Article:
Published on Academy of American Poets (

No One Speaks of How Tendrils Feed on the Fruits

                                                no one speaks of how tendrils feed on the fruits

                        of my demise     these dead hands                  for instance     that alight                phlox

wild strawberry                 and pine             this is my body out of context       rotting in the                wrong hemisphere         

   I died                     so all my enemies would tremble at my murmur                  how it                      populates their homes     

                              so I could say to the nearest fellow dead person        I know more than

      all my living  foes                  I’ve derived sun-fed  design                             for once                             from

                    closing my oak eyes                           now they’ll never snare the civilian

                                                                     pullulating my throat


Copyright © 2019 by Xandria Phillips. Originally published in Poem-a-Day on June 26, 2019, by the Academy of American Poets.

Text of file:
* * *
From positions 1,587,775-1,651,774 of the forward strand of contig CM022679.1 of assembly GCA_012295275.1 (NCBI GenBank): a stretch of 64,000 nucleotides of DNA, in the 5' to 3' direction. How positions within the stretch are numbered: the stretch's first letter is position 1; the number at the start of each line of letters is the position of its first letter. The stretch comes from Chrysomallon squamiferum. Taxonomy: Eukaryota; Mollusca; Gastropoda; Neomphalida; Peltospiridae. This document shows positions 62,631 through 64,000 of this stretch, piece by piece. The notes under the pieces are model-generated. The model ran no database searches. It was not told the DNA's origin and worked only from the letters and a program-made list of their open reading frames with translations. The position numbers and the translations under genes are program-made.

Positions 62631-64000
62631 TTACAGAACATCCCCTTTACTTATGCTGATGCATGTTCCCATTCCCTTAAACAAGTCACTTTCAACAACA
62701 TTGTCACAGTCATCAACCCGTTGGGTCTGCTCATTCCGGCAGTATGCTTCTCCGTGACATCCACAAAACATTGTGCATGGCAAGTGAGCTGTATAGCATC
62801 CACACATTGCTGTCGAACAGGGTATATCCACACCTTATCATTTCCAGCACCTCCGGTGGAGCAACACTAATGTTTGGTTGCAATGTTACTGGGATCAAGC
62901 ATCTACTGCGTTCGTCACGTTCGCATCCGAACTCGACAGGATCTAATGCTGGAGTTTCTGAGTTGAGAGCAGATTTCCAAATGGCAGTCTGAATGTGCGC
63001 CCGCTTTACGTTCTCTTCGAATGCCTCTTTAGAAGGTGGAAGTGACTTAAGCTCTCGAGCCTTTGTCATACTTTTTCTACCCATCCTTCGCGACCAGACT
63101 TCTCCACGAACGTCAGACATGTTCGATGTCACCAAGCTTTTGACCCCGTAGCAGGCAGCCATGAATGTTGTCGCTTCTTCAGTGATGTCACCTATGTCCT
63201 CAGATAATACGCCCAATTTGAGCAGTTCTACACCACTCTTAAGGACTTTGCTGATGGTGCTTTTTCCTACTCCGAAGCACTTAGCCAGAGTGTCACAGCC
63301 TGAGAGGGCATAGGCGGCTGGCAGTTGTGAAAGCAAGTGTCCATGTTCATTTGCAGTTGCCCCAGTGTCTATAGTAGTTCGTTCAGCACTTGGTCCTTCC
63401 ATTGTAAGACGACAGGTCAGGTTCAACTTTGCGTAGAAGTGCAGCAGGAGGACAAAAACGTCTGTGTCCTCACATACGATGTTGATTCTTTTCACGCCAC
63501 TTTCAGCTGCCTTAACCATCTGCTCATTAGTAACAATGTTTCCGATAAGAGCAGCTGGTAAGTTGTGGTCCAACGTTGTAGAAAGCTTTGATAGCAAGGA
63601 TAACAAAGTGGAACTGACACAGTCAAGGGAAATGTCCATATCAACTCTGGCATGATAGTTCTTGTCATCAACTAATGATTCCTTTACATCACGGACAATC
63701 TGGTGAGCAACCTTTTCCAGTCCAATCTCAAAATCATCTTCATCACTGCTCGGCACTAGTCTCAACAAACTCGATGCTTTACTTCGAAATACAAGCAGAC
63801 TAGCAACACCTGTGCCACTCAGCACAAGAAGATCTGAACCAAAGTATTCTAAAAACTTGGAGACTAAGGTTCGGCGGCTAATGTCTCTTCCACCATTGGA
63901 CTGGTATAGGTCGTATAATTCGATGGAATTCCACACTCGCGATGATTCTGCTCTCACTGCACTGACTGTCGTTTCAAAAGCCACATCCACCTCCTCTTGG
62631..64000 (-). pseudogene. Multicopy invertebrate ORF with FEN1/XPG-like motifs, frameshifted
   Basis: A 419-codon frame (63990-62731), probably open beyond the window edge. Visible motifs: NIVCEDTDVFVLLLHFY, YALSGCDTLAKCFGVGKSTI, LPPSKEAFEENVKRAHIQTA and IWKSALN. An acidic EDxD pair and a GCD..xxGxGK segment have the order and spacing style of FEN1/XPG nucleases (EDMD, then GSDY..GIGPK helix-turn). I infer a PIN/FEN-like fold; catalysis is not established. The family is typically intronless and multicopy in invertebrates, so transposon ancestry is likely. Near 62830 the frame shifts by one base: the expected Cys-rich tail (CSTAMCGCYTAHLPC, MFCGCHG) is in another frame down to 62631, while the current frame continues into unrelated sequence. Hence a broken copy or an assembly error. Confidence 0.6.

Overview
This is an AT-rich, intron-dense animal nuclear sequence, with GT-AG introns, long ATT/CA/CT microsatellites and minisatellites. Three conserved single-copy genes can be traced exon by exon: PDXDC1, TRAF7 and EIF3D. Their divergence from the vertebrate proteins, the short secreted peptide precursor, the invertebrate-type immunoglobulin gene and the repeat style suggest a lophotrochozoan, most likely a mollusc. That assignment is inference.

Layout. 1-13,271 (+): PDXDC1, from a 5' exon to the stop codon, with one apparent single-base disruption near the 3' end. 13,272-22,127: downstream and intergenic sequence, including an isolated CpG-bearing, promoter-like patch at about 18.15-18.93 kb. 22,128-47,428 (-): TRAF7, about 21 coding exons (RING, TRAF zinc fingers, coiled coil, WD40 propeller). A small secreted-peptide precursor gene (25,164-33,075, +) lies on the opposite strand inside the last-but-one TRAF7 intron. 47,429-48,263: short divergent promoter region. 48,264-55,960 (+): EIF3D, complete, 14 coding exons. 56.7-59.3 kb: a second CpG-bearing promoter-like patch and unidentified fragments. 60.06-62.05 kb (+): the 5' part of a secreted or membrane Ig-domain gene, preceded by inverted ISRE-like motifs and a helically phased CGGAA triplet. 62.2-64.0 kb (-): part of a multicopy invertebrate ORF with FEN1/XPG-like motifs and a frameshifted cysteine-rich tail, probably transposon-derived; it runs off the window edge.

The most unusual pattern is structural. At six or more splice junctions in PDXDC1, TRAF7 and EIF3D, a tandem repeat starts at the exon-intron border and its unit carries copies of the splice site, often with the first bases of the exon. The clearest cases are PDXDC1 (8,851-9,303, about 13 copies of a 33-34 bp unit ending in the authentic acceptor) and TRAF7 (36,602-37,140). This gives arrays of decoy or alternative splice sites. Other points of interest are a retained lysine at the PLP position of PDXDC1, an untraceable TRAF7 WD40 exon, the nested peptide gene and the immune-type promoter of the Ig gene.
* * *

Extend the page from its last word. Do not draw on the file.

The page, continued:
About this Poem

“There is a war being waged on my generation, and a part of it demands the draining and depletion of our natural world with no concern for sustainability, or generations to come. In considering America to be a unity of haunted states, I often speculate joining the ranks. Death in America feels as proximal as missing a utility bill. When I face my fear of decay in body and spirit, I find that the earth lavishes me with flora. The poem was born in me en route to a doctor's visit, for which I had no insurance.”
—Xandria Phillips


Xandria Phillips

Xandria Phillips is the author of Hull (Nightboat Books, 2019).

Date Published: 2019-06-26

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